The European Banking Federation recommends that the use of AI for screening purposes should therefore minimise reference to data—and assumptions derived from that data—such as gender, age, sexual orientation, ethnicity and religion. The Federation also recommends that data used to build AI-based decisions should be taken from a wide pool of different sources to reduce the prospect of bias.
And the humans responsible for building AI-based algorithms should also have diverse backgrounds and characteristics. After all, algorithms, and the decisions that are made based on them, ultimately reflect the flaws of their creators.
Importantly, the AI decision-making model used to underpin employee and customer decisions also needs to be monitored for compliance with evolving legal and regulatory requirements, for example in linking credit decisions to fact-based income and capacity to pay, rather than a projected propensity to pay divorced from the particular circumstances of the individual. In that sense, AI can play an important role in the initial screening and information-gathering process but it cannot entirely replace the role of a human in making a final decision such as credit approval.
Finally, for all forms of AI used by a bank, it is critical to have in place adequate security controls to reduce the threat of a cyber attack that may result in intellectual property and other organisational assets being compromised, as well as the access and misuse of employee and customer data. Unauthorised access to employee and customer data in particular exposes a bank to a regulatory privacy breach that could give rise to a substantial penalty as well as a private class action. There is also the prospect of a breach of substantive cybersecurity laws in such a case, with jurisdictions such as the European Union, Australia and the United States now having standalone cybersecurity legislation in place. In delivering effective cybersecurity controls, banks need to invest in appropriate expertise and innovative technology to keep pace with the growing sophistication of cyber threats, and to also ensure specific cyber-focused risk management, escalation, reporting and training throughout the organisation.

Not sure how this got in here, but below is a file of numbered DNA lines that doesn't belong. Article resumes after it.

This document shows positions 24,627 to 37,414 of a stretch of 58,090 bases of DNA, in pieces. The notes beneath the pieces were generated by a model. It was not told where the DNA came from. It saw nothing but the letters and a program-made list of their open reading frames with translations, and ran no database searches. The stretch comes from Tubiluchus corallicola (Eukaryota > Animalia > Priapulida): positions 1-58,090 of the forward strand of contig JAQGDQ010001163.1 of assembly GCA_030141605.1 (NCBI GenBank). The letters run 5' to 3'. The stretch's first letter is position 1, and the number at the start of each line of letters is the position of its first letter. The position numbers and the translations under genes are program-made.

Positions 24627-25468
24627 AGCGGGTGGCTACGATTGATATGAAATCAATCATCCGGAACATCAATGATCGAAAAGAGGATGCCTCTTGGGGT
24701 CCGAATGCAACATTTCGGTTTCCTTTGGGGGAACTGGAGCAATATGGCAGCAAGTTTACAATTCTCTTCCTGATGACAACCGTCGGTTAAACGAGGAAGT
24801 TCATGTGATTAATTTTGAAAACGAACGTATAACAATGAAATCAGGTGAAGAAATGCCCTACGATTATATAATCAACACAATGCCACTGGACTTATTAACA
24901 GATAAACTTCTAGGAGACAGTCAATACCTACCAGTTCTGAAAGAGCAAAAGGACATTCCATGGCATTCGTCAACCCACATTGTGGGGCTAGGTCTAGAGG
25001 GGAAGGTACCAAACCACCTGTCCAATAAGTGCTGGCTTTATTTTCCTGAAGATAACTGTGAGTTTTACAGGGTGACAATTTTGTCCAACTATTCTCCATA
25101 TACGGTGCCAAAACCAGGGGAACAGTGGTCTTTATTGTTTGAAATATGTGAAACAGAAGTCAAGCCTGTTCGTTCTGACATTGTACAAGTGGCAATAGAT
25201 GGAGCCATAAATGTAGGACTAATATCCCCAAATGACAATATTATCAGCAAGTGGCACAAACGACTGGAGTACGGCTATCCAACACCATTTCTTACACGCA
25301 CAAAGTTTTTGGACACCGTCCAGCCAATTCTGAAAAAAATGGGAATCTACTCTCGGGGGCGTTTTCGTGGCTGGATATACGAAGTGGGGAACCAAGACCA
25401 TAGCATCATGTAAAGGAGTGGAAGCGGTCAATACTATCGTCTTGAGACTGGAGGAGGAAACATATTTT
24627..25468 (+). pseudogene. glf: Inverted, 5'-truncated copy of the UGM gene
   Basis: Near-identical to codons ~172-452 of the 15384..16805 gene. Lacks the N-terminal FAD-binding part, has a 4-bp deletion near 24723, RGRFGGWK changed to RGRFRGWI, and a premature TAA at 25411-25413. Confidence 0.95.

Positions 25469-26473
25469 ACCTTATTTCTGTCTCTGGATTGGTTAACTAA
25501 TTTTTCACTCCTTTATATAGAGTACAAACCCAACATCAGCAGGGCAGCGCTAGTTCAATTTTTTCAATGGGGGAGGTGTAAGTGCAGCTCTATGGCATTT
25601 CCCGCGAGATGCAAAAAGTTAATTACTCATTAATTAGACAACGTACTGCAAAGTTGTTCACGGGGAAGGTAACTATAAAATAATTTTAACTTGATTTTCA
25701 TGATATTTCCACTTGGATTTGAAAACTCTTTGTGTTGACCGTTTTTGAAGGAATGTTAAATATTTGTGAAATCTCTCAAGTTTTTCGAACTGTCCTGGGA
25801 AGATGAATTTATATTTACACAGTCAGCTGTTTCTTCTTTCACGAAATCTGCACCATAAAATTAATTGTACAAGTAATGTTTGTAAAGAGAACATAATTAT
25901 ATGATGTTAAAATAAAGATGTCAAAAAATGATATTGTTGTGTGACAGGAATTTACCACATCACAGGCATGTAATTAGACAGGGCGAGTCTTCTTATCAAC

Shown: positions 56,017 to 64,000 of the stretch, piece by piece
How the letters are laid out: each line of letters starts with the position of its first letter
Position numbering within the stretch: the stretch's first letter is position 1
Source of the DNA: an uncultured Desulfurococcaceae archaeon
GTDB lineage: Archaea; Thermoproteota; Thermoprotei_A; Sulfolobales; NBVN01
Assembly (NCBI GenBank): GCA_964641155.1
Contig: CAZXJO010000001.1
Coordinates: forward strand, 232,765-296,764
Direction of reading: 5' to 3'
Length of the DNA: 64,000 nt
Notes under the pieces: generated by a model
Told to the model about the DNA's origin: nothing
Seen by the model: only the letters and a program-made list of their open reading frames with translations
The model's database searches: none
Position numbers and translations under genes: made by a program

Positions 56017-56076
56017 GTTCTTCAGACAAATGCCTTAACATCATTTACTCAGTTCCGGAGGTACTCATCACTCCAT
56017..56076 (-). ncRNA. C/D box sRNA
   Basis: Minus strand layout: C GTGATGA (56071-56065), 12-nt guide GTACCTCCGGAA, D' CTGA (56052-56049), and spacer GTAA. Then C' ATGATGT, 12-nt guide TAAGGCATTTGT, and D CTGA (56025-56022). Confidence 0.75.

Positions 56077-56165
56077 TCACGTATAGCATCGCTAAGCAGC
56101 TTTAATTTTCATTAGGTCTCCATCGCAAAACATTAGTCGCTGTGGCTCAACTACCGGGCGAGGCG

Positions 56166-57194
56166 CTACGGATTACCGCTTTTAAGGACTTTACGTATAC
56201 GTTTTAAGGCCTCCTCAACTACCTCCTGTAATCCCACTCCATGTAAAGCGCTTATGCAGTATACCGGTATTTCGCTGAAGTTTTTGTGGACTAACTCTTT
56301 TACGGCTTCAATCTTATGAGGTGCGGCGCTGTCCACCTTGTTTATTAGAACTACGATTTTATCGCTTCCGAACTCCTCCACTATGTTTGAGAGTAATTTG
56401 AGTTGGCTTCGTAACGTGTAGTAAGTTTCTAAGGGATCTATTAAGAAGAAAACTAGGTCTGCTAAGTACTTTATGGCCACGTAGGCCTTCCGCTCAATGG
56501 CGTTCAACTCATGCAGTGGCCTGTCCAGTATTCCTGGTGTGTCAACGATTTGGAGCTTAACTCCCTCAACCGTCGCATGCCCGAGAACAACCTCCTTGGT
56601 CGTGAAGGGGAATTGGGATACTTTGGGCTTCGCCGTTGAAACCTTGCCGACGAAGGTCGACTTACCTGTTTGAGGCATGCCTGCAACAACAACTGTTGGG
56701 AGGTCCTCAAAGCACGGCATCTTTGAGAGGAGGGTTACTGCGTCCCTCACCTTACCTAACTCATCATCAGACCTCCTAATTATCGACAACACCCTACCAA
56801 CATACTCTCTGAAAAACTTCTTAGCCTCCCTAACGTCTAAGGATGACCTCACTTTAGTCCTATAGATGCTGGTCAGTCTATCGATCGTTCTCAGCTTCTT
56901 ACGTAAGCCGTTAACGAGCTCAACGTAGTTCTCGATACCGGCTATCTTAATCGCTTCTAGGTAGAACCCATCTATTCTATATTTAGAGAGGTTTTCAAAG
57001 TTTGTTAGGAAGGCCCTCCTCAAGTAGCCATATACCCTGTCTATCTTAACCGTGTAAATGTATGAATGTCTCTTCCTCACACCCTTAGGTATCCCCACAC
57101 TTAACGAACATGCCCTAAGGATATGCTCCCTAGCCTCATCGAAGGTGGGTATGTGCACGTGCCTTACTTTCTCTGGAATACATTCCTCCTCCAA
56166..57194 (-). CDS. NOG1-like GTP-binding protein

AI presents an opportunity to achieve substantial efficiency improvements on both an organisational level and a regulatory compliance level. While the ethical and security risks posed by AI are significant, they can be effectively managed by proactive boards and management. It is critical for banks to ensure this is done as the rapid uptake and expansion of AI continues. Moreover, with governments now moving to develop AI-specific regulations and establish dedicated AI regulators, controlling AI ethical and security risks is important from a governance and liability perspective. Collectively, it is likely that, as they continue to adapt and evolve in their use of AI, banks will themselves develop self-regulatory AI standards as a sign of trust, accountability and responsibility to the public.
Scott Atkins is the President of INSOL International and Partner, Australian Chair and Head of Risk Advisory at Norton Rose Fulbright.
Dr Kai Luck is Executive Counsel at Norton Rose Fulbright.